Robert K. Landis: Gold is money -- Pass it on


From Bloomberg News Service
Thursday, June 1, 2006

China should use its foreign-currency reserves, the world's largest,
to buy gold and oil as a hedge to guard against the risk of a sudden
drop in the U.S. dollar, said an adviser on the central bank's 13-
member policy board.

The country has 1 percent of its reserves in gold, compared with
more than 70 percent in the U.S., and rising demand may add to gains
in the metal that pushed prices to a 26-year high in May. Booming
exports and investment doubled Chinese reserves to $819 billion in
the past two years, with economists estimating more than two-thirds
of the cash went into U.S. Treasuries.

"China has more than enough foreign-exchange reserves," said Yu
Yongding, who advises on policy as a committee member of the
People's Bank of China. "While they cannot be reduced sharply all at
once, China has decided to take measures to curb their growth rate
and diversify investment of its reserves."

The central bank would likely use new reserves to diversify away
from the dollar and into other assets, rather than shifting current
holdings, he said in an interview in Beijing on May 26. China is the
second-largest foreign investor in U.S. Treasuries.

"We don't want to cause dramatic fluctuations in the foreign-
exchange and securities markets," said Yu, who is also the director
of the Institute of World Economics & Politics at the city's Chinese
Academy of Social Sciences.

China last year attracted more than $60 billion of foreign direct
investment, while its trade surplus tripled to a record $102 billion
in the world's fastest growing major economy.

The country's foreign-exchange holdings as of March 31 surged to
$875.1 billion, up more than $50 billion from end-2005 and
overtaking those of Japan as the world's biggest.

"Central banks will use gold as a fourth currency instead of the
dollar, euro, and yen" to hedge exchange-rate risk, said George
Kapasakis, a senior foreign-exchange trader at Mizuho Corporate Bank
in Sydney. "Gold will be underpinned."

China should follow Singapore's lead in setting up a body to manage
its reserves, said Yu, who spent three months there for a "private"
visit from last December, including a "personal exchange" with
friends at the island's central bank.

Government of Singapore Investment Corp., which handles more than
$100 billion of the city-state's reserves, says it invests worldwide
in equities, fixed-income and money-market securities. It has about
10 percent of its funds in property.

"China needs to establish a separate body to oversee and invest the
reserves to seek higher returns and to avoid losses in case of a big
depreciation in the U.S. dollar," Yu said. "We need to use some of
the reserves to buy other assets such as gold and strategic
resources such as oil."

Gold has rallied about 25 percent this year, reaching $732 an ounce
on May 12, the highest in 26 years.

Foreign reserves have risen in Asia partly because central banks in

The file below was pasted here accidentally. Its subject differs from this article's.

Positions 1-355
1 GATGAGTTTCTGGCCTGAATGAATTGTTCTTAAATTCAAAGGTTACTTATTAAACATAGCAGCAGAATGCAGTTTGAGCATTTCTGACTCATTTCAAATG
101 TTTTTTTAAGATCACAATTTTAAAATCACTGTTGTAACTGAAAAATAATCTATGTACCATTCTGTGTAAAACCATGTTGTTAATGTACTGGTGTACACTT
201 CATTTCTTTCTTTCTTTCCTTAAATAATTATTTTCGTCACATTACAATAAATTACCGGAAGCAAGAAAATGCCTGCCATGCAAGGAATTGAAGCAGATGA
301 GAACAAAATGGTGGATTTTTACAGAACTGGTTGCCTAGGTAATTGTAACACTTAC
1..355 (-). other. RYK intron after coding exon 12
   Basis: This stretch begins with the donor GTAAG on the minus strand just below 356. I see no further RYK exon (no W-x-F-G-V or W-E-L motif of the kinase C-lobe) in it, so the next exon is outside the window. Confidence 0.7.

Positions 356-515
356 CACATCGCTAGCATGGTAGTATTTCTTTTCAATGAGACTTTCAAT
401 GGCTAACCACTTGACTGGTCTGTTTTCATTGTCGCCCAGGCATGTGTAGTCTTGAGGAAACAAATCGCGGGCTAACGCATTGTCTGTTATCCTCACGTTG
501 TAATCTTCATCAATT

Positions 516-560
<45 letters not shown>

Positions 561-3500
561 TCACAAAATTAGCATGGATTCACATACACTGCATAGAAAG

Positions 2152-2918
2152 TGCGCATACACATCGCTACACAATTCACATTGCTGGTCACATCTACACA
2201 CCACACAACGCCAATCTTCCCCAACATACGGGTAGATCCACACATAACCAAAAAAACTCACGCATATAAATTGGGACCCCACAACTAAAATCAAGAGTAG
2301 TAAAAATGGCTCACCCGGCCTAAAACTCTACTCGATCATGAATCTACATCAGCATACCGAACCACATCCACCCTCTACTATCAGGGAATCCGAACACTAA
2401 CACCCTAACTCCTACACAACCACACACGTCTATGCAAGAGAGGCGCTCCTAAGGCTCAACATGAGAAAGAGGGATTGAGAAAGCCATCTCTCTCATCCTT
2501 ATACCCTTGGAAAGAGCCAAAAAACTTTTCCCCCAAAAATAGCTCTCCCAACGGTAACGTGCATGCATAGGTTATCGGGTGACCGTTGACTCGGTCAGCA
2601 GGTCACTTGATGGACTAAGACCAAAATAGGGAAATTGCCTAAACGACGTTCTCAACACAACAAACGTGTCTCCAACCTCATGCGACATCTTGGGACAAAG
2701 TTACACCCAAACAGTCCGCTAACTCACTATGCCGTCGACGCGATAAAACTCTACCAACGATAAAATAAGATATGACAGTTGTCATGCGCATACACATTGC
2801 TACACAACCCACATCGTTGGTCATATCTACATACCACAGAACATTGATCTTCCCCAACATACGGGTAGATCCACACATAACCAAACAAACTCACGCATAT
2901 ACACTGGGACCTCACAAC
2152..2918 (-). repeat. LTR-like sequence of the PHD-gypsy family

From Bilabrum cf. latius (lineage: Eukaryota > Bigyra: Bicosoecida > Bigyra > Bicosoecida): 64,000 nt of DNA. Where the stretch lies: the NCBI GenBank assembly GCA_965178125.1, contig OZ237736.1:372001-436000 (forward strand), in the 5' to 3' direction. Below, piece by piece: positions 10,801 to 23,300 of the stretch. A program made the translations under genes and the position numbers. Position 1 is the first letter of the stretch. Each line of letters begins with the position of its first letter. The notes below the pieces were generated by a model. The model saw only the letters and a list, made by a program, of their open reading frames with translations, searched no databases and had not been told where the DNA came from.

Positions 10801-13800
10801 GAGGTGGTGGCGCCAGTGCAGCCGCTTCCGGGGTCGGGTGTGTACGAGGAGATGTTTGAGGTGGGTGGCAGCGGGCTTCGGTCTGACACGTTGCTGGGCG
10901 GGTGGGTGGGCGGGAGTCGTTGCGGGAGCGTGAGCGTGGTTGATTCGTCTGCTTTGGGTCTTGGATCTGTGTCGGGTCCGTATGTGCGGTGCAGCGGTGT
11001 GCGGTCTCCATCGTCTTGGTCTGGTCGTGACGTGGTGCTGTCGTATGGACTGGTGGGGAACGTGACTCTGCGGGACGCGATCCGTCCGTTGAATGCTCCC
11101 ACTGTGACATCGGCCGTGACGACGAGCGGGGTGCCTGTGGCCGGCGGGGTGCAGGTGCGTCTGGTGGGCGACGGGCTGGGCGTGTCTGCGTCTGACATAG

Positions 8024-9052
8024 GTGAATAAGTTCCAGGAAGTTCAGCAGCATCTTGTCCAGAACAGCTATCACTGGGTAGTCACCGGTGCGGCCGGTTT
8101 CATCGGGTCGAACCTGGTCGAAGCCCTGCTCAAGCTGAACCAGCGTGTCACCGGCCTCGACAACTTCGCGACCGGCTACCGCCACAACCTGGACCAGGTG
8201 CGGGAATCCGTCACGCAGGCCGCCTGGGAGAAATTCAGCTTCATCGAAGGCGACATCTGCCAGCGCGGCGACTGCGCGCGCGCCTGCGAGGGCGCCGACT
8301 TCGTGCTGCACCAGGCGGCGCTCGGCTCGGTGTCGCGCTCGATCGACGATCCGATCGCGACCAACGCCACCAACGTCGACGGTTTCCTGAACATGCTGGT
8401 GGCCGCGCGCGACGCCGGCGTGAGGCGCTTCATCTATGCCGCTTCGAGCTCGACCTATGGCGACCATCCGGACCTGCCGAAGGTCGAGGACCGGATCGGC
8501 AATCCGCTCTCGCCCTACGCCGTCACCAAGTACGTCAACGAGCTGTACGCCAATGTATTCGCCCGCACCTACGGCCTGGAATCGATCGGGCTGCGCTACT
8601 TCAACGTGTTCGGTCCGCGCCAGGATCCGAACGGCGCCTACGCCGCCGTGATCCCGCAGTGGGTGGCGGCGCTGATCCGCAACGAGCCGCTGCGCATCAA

countries such as China, Korea, and Taiwan buy dollars to keep
exchange rates stable and protect exporters. The three economies are
among the world's top five holders of reserves.

Finance ministers from the Group of Seven nations said in Washington
April 21 that it is "critical" for governments in Asia, and
particularly China, to let their currencies appreciate to reduce
trade imbalances that threaten global economic growth.

Yu said his government will buy fewer dollars and reduce its
influence over the exchange rate as Chinese exporters learn to cope
with a stronger yuan.

"I think that China's export enterprises are more resilient than we
expected; they will become even more resilient," he said. "Then the
government will intervene less to allow the exchange rate to be
decided more by the market."

The central bank yesterday said in its quarterly policy statement it
will start to withdraw from the currency market, reducing
the "frequency and strength" of its actions. U.S. lawmakers accuse
China of artificially weakening the yuan to fuel an export boom that
has expanded the U.S. trade deficit with the Asian country to a
record for five straight years.

The yuan today rose to 8.0205 per dollar as of 3:30 p.m. in
Shanghai, from 8.0215 yesterday, according to Bloomberg data.

"Yu's comments echo statements in the last monetary policy report
that the People's Bank of China should change its way of thinking
and adopt an innovative approach to achieve a balanced external
account," Qing Wang, a currency strategist at Bank of America, said
in Hong Kong. "They will adopt further measures to facilitate
outflows and ease appreciation pressure."

The People's Bank of China sets daily reference rates for trading
around which its currency is allowed to move, buying and selling the
yuan to keep its value stable.

The Chinese government this year has allowed individuals and
companies to increase investments abroad, and to keep a greater
proportion of their foreign-exchange earnings overseas. The U.S.
trade deficit with China reached $201.6 billion in 2005.


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